Marginalized Communities Are Disproportionately Affected by Texas Power Crisis

by Jess Ferguson
March 7th, 2021

Texas recently experienced a power crisis following two unexpected winter storms, leading to mass power outages that lasted multiple days for some. Other states, including Louisiana and Arkansas, also experienced the effects of this storm. While people across all demographics were impacted by this crisis, low-income people, BIPOC, and disabled people were disproportionately affected.

People who fall under these marginalized communities often do not have the same means as wealthier people to both make it through the crisis and survive the aftermath, including what will likely be rising utility bills, The New York Times reports. Privileged people, such as Ted Cruz, who tried to go to Cancún, Mexico, were able to relocate during the outages, minimizing the effects they may have otherwise experienced. If they were left without heat, perhaps they could stay at their summer home or a nearby hotel, or use a generator instead. However, that was not the case for many people.

Non-Black neighborhoods, especially Black and Hispanic ones, experienced problems before most others, and will continue to experience effects long after the crisis is over, the NYT adds. These areas are also the same ones with pre-existing issues, such as poor insulation and older pipes. Many of these groups are already paying high utility bills to compensate for the infrastructure problems, so increasing power bills will make these payments even more difficult. The Texas Tribune also reported that the areas that still had power were those in the vicinity of hospitals and other essential buildings—which are not often found in these low-income communities with primarily BIPOC and disabled people. Some could also rely on their cars as a source of heat, or a way to charge their devices; however, those who don’t own a car and instead rely on public transportation—often those in marginalized communities—are not granted the same privilege. An additional problem is the lack of accessibility in the state’s communication.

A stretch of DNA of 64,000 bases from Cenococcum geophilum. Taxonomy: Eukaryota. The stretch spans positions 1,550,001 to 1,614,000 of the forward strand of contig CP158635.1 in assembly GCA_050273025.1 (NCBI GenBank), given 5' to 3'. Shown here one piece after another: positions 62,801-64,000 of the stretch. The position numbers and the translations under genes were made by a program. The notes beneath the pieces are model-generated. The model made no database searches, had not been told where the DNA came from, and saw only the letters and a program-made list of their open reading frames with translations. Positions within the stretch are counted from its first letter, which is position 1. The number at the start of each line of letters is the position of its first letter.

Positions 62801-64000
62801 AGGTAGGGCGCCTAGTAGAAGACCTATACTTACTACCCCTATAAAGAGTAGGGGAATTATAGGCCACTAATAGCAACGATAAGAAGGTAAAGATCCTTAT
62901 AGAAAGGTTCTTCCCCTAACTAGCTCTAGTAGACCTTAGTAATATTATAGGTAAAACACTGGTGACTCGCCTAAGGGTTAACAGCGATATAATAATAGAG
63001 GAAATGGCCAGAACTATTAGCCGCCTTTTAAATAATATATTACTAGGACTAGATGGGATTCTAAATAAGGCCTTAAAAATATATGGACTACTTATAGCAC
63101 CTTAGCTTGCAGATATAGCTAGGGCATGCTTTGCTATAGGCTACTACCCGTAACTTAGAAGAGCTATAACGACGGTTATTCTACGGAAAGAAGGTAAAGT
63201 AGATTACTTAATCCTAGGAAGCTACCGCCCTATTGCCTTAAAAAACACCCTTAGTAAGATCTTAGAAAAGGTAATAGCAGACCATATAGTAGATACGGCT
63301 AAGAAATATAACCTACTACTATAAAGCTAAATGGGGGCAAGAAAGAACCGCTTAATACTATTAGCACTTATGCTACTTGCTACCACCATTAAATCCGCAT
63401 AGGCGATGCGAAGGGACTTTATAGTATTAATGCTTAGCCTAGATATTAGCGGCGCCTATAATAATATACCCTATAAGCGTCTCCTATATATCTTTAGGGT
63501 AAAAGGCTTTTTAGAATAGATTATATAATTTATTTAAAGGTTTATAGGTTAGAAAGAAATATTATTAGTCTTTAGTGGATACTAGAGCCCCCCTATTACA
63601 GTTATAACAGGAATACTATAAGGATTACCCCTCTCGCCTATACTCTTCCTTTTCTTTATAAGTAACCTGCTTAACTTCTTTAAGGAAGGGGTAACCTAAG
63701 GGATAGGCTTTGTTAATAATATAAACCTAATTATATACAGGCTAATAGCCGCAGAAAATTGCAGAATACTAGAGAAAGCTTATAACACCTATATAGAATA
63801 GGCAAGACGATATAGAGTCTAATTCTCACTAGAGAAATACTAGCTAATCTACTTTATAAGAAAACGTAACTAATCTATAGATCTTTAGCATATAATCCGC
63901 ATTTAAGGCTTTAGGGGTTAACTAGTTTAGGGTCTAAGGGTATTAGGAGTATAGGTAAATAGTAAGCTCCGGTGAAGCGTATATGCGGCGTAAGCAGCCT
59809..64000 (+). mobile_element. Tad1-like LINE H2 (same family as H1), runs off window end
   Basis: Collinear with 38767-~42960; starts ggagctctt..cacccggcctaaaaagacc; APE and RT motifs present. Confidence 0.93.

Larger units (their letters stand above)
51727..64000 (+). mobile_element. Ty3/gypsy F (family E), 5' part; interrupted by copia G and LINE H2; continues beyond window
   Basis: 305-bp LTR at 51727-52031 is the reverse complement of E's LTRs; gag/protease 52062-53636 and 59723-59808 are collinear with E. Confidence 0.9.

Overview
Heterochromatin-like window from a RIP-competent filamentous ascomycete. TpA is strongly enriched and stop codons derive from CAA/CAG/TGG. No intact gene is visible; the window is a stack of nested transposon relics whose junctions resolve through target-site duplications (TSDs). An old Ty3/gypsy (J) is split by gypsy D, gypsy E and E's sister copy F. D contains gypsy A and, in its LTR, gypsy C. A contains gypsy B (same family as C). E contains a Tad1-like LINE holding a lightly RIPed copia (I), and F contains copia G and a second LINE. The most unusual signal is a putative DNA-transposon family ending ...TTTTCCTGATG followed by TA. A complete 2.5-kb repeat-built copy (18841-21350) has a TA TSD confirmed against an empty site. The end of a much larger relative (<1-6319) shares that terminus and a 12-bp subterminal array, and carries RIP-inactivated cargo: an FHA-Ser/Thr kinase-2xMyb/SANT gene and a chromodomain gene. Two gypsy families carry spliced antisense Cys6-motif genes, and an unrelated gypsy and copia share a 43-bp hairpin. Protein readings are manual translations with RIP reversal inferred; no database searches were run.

The Texas Tribune notes that there wasn’t any translated or direct correspondence for non-English speakers, of which there are many in a state like Texas. These people are most often BIPOC, further emphasizing the divide between the privileged and the disadvantaged.

Disabled people have long been neglected from any plans during times of crisis and disaster. During 2011’s Great East Japan Earthquake, disabled people were twice as likely to die compared to the generation population, and those who were able to get to a shelter or help center were often not accommodated, leaving them to seek help elsewhere. In the aftermath of these disasters, millions of disabled people are displaced, a figure that is considered “highly conservative.” Additionally, as with non-English speakers, some correspondence may not be accessible to those with disabilities, especially those with hearing or vision loss.

These groups are also the ones who have been disproportionately affected by COVID-19, adding to existing problems with health and finances. Non-white, especially Black and Hispanic, neighborhoods have been the ones most impacted by the pandemic, for reasons ranging from their housing situation to health care to their careers. Those who lost their jobs or are experiencing other troubles (financial and otherwise) due to COVID are forced to deal with another event that throws off their daily lives. Time and time again, we can see that these marginalized communities are most vulnerable to disasters, both during and after.

As Texas and other southern states begin dealing with the aftermath of this power crisis, hopefully, they will consider the disproportionate impacts in their planning for future disasters, and be more accessible to those most affected. This is not a new problem; however, hopefully, this recent event will encourage people to look more into why people experience the same event differently, and what we can do to change that.